Korean immigrants plan community garden

HOPING TO PAY TRIBUTE: Ben Lee, executive director of the Korean Garden Trust.
HOPING TO PAY TRIBUTE: Ben Lee, executive director of the Korean Garden Trust.

Korean immigrants wanting to give back to the North Shore community hope to begin work on a traditional garden in Takapuna in a few months.

Ben Lee, executive director of the Korean Garden Trust, said the group had submitted a second proposal to Auckland Council after being asked for more information.

It will then apply for a licence to occupy a 1.5 hectare patch of Barrys Point Reserve land.

Two pavilions, a pond, bridge, sculpture park and an open-air theatre for 700 people would be built for the garden which was approved by the former North Shore City Council.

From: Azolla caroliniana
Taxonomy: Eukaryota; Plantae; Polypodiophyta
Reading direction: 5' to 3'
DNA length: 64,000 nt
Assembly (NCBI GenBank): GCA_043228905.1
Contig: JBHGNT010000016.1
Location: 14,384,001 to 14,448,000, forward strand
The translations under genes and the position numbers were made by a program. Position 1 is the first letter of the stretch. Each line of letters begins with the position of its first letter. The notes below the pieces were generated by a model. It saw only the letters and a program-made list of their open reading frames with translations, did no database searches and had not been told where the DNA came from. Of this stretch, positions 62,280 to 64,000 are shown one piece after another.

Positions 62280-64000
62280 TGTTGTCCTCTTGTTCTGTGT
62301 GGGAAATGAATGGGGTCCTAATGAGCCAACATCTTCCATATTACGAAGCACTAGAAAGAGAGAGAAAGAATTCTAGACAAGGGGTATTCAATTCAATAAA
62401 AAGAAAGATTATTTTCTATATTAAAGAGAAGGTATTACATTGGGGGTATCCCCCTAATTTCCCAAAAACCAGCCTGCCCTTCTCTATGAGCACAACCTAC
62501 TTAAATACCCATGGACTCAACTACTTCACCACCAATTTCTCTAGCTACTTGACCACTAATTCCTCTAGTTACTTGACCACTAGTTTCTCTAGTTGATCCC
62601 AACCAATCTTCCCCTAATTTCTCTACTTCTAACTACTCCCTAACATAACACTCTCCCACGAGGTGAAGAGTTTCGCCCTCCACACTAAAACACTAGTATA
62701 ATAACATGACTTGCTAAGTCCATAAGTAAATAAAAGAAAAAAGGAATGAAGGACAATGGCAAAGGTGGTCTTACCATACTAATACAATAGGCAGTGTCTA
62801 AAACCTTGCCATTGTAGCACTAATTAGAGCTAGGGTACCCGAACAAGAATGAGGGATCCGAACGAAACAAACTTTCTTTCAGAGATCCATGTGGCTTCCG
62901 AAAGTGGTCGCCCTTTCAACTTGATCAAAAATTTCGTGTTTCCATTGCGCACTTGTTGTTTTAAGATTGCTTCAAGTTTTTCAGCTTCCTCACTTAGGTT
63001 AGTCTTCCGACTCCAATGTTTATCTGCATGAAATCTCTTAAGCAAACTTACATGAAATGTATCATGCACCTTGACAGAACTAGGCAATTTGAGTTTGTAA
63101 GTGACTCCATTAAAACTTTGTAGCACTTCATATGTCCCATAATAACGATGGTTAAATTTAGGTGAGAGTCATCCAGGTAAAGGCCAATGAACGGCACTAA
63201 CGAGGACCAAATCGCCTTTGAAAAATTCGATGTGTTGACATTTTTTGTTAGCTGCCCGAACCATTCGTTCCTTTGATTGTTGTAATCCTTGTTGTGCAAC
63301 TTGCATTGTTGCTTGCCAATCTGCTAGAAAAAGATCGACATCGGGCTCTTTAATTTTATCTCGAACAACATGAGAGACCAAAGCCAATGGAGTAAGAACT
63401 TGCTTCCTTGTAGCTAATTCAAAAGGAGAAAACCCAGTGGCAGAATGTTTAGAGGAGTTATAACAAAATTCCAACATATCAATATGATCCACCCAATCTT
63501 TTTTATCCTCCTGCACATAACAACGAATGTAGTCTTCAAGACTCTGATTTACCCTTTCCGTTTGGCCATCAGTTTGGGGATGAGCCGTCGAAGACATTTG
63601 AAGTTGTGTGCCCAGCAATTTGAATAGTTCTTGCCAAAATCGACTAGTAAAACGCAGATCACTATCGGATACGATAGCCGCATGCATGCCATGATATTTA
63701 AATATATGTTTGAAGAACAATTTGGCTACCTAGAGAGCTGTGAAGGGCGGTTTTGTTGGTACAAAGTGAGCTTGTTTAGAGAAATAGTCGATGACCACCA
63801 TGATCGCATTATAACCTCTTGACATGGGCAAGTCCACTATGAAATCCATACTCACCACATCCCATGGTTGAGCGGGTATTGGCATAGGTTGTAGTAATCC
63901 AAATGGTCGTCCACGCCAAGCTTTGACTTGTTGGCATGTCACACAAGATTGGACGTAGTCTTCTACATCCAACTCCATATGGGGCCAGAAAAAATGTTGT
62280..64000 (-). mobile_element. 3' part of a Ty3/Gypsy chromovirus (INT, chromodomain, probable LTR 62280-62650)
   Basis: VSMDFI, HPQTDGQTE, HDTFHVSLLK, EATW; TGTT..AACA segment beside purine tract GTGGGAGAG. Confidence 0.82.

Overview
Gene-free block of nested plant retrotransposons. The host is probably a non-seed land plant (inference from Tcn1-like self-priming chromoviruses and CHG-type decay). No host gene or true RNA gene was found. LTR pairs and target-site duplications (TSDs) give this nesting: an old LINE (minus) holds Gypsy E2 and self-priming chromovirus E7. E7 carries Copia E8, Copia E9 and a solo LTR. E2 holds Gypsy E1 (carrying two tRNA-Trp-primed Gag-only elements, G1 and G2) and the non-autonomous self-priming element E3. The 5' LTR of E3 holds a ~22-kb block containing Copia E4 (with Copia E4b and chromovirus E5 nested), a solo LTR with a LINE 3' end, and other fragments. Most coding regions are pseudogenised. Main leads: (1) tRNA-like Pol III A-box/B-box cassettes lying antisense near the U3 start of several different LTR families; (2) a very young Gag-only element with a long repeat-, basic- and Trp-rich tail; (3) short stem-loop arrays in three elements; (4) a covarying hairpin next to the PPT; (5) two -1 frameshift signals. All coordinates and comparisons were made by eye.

Lee, who moved to New Zealand from Seoul, South Korea, in 1994, began a volunteer group which tended to weeds and cleaned the reserve.

''Over that time I feel we have had many benefits and favours from this community so I decided to return something back,'' he said.

The garden, to represent Korean culture and history, would be divided into three phases of construction with the road entry and New Zealand Korean Veterans Association park to be completed in the first phase.

If the licence to occupy was granted this year construction would begin as soon as possible, with stage two beginning in three years before completion in 2019.

''It will be an intercultural co-operation between New Zealand local community and the Korean community,'' Lee said.

Plans to ship a rock from South Korea for the veterans section was going to cost too much but a large rock from Great Barrier Island has been donated by a war veteran.

''They sacrificed their youth and life for Korea 60 years ago, so we will construct that garden,'' he said.

North Shore Times